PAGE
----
Over time, the value of stocks can go up and down. Bond prices fluctuate with interest rates, as do other types of fixed-income securities such as certificates of deposit and investments in money-market accounts. Predicting which investment vehicles are likely to perform better than others at any given point in time is next to impossible. So how do you choose investments for your portfolio?
The answer may be to follow a risk-reduction strategy called asset allocation. By dividing your dollars among a variety of investments, you can decrease the likelihood that all the investments in your portfolio decline at the same time. Of course, by the same token, it’s also unlikely that every investment in your portfolio would go up at the same time.
Essentially, asset allocation diversifies your portfolio among several distinct asset classes. These may include stocks, bonds, real estate, money markets, cash and more. Within these general categories, these asset classes may also be divided into several more subcategories.
Stocks, for example, may be broken down into domestic stocks of small companies (small-cap), medium-sized companies (mid-cap), large companies (large-cap) and real estate. International stock may also be part of the mix, including stocks in developed non-U.S. countries and less-developed (emerging market) countries outside the United States.
Classes of bonds may include conservative, moderate and aggressive (high-yield) bonds. Conservative bonds generally include federal and state government bonds. Moderate-risk bonds include bonds issued by high-creditquality corporations. Highyield bonds typically are issued by corporations with lower credit rating, offering higher interest rates to investors in exchange for a commensurate level of risk.
Stocks are securities that represent ownership in a company. You might want to invest in stocks if you believe the price of the stock will increase and thereby the value of your investment will increase. Another reason to invest in stocks would be to collect dividends. Companies pay dividends as a way to compensate shareholders for their investments. Dividends can also be a way to generate income. However, dividends are not guaranteed, so a company may eliminate their dividends at any time.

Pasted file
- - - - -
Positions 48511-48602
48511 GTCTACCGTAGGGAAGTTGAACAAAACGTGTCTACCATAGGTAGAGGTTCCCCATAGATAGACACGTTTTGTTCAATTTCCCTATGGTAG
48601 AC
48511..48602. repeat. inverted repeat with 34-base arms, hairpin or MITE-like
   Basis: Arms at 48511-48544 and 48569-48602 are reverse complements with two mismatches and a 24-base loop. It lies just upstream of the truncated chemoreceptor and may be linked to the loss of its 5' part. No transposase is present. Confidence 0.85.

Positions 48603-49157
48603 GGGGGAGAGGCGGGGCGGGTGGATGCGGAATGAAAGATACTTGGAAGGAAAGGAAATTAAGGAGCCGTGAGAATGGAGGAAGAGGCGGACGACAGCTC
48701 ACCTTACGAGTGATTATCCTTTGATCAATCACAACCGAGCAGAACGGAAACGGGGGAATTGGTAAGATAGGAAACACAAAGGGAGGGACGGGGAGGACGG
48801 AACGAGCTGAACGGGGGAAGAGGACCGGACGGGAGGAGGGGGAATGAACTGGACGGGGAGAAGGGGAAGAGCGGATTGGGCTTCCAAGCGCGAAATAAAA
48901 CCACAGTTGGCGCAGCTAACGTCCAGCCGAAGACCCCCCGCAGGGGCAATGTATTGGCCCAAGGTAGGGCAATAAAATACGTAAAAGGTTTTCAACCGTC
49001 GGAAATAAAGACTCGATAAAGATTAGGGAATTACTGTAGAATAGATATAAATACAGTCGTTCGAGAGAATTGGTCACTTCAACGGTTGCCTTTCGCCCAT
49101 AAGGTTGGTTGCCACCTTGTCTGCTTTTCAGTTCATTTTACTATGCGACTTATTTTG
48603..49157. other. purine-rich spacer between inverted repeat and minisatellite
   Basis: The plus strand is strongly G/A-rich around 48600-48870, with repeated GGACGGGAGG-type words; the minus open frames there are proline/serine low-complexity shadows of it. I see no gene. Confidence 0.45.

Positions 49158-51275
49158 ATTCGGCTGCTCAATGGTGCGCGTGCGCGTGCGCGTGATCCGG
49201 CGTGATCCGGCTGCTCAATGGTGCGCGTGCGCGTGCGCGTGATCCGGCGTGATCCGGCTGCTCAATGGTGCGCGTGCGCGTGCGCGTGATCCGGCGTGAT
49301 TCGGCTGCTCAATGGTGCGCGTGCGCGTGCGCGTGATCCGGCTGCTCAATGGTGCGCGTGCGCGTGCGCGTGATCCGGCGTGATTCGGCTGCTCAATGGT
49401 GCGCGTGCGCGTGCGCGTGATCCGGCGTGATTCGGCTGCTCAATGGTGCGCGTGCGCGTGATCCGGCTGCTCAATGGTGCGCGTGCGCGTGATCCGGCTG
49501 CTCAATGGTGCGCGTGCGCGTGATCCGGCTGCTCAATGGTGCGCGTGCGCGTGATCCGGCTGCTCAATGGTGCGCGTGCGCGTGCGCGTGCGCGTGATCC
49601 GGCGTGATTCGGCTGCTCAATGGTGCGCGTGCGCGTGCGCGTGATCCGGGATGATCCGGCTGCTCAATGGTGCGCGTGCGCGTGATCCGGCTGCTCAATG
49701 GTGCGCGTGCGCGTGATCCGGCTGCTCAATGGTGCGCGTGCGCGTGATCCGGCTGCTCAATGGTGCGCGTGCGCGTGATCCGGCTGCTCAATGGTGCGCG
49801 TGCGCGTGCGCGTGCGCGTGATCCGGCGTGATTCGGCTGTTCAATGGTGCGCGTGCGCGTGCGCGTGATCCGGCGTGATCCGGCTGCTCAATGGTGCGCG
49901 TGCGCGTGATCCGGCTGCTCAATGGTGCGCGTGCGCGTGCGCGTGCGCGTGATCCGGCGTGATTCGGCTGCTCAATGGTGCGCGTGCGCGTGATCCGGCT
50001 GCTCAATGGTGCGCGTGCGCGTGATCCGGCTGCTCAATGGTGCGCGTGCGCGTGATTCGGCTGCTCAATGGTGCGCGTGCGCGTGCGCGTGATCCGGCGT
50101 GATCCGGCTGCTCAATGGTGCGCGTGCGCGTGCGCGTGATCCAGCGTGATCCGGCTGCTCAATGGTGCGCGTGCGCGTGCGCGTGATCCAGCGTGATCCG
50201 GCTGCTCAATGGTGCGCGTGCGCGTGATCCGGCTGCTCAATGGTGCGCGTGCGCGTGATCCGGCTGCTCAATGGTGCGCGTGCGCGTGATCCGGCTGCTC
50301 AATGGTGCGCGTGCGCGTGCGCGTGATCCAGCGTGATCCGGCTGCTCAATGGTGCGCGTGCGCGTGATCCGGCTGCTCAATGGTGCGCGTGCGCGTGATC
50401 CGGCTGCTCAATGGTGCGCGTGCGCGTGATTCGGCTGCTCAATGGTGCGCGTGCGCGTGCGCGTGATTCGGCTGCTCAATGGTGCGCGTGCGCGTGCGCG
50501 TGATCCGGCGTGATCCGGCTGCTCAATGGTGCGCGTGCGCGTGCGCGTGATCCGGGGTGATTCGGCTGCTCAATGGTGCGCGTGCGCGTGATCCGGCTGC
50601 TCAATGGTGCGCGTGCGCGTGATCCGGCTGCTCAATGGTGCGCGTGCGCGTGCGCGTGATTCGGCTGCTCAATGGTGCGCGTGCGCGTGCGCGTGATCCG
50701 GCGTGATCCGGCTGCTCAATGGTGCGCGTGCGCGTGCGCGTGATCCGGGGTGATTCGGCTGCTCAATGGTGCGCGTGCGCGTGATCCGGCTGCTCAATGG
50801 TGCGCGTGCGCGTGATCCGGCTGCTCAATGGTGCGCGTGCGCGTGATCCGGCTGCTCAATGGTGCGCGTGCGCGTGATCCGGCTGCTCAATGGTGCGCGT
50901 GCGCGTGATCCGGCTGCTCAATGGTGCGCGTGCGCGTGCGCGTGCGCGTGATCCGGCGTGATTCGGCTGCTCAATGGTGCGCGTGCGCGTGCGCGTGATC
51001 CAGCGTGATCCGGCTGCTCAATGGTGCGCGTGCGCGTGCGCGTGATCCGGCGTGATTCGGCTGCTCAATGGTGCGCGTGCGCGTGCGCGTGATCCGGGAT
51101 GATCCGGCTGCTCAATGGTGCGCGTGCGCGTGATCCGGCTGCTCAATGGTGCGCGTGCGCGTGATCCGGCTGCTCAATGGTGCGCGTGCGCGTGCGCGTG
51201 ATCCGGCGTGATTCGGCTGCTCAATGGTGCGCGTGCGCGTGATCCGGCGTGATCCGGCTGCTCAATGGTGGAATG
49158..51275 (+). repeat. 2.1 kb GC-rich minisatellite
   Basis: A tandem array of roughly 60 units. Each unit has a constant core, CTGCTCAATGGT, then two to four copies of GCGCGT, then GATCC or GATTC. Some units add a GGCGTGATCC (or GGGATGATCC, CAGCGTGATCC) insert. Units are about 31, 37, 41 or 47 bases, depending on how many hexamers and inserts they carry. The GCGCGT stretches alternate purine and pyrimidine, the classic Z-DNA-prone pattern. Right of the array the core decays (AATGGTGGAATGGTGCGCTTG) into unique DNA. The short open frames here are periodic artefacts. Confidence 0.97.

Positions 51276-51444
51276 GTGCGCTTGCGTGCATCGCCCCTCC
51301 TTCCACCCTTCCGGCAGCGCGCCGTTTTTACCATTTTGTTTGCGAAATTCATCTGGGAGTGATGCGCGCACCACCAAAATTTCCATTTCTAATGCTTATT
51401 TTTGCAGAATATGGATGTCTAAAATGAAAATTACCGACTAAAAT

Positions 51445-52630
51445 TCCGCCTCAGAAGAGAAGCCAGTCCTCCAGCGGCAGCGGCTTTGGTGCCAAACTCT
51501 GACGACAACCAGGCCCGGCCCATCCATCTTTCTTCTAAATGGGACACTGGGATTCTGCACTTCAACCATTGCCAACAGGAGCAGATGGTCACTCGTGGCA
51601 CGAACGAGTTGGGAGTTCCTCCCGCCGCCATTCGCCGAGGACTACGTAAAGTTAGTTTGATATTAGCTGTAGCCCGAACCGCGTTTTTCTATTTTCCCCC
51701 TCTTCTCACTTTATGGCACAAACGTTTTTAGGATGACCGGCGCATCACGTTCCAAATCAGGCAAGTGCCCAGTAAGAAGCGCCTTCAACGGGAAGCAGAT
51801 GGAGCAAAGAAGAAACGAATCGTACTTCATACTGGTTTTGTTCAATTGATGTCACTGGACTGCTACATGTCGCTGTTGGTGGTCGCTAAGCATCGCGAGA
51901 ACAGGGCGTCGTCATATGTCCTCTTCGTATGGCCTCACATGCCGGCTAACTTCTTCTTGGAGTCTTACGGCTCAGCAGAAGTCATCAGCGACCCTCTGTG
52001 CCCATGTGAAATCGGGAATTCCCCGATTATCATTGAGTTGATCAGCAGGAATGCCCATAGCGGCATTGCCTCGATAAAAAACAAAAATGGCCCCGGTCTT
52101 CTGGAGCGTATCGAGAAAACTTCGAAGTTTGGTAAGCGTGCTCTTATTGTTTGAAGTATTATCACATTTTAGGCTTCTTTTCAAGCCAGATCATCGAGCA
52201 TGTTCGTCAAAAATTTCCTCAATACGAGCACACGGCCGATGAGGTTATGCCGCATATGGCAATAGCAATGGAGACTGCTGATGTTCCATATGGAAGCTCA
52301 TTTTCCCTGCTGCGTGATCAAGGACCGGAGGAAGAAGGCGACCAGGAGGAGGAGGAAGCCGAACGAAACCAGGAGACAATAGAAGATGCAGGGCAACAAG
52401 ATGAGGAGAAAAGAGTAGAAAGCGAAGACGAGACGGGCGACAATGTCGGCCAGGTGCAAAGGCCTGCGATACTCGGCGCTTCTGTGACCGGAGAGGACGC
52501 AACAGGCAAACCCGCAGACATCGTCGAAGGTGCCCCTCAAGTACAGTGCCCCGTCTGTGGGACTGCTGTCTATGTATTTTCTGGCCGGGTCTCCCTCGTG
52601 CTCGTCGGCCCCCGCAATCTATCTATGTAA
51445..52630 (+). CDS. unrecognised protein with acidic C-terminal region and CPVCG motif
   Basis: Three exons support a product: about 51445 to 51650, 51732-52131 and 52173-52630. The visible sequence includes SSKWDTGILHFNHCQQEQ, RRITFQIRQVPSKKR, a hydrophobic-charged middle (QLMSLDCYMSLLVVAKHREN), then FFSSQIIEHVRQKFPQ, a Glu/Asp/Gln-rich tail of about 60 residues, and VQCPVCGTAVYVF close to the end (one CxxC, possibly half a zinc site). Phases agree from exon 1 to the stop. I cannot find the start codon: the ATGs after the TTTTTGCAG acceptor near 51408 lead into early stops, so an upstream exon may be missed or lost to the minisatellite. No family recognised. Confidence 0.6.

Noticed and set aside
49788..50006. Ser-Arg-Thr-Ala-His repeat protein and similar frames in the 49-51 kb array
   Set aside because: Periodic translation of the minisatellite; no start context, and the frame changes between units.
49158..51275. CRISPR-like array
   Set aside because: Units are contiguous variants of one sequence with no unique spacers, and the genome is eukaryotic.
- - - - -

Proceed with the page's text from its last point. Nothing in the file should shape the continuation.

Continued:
Bonds represent a loan to a company or other entity. Bonds have fixed terms and fixed interest rates. They typically generate a higher income stream and are historically less volatile than stocks.
Cash and cash alternatives are considered the third basis asset class. This class includes investments such as short-term certificates of deposit and moneymarket instruments. Holding cash as part of your allocation can be a way to park your money while waiting for an appropriate investment opportunity. It can also be used to hold funds for emergency use.
So how to you decide which combination of investments is right for you? Start by asking yourself the following questions:
Objectives: What are your financial goals? Do you want to retire early or build your dream house? How much money will you need to save to accomplish your goals?
Risk tolerance: Can you stomach fluctuations in the market? Do you want a steady return with little risk?
Time Horizon: Will you retire in five years? Fifteen? Are you ready to send your child to college next year or in 10 years?
Cash Flow: Do you need a steady flow of income now from your investments, or can you continue to put your money away for a few more years?
Answering these questions will help both you and our financial advisor decide what kind of asset allocation will help you meet your goals and then choose specific investments that match your appropriate allocations. Bear in mind that although asset allocation can help diversify your portfolio, it does not protect against fluctuating prices or uncertain returns.
This article was written by Wells Fargo Advisors and provided courtesy of Todd Alexander, The Alexander Financial Group in McConnellsburg.
Investment products and services are offered through Wells Fargo Advisors Financial Network LLC (WFAFFN), and Member SIPC. the Alexander Financial Group is a separate entity from WFAFFN.